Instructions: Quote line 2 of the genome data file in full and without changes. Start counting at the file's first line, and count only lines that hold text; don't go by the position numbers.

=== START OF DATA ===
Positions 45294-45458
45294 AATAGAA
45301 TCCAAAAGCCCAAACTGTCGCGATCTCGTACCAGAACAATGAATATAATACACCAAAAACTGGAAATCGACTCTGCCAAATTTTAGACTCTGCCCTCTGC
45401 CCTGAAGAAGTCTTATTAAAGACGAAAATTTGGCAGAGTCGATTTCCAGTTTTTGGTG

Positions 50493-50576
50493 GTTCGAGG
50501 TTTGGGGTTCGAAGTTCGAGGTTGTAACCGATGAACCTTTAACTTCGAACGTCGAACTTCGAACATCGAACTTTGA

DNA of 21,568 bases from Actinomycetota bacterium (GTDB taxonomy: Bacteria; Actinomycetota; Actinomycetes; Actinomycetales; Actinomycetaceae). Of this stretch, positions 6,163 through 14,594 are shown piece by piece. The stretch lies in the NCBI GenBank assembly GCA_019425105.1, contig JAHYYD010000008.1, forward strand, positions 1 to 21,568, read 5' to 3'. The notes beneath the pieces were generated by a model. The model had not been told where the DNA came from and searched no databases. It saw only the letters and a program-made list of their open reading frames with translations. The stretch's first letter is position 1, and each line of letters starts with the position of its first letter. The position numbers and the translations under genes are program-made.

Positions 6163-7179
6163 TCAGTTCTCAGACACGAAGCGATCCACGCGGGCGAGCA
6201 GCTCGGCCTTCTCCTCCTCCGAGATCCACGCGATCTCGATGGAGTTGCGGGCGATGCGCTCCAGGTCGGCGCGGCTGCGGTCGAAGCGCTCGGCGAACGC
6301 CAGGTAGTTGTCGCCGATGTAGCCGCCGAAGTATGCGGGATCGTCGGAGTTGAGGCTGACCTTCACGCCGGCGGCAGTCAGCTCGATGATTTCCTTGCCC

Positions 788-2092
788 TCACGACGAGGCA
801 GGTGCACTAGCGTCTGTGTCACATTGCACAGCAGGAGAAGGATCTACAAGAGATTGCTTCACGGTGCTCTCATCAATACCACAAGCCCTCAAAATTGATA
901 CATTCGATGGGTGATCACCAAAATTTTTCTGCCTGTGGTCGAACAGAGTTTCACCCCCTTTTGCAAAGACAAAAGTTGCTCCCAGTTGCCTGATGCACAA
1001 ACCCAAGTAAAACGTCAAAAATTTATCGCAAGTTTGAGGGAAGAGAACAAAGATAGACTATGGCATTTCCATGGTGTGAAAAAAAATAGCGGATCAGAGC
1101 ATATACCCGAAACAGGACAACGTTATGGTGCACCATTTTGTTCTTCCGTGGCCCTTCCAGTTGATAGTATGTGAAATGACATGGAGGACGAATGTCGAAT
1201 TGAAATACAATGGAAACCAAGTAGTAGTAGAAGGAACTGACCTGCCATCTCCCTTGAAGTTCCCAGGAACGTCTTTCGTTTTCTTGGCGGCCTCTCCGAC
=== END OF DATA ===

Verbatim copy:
45294 AATAGAA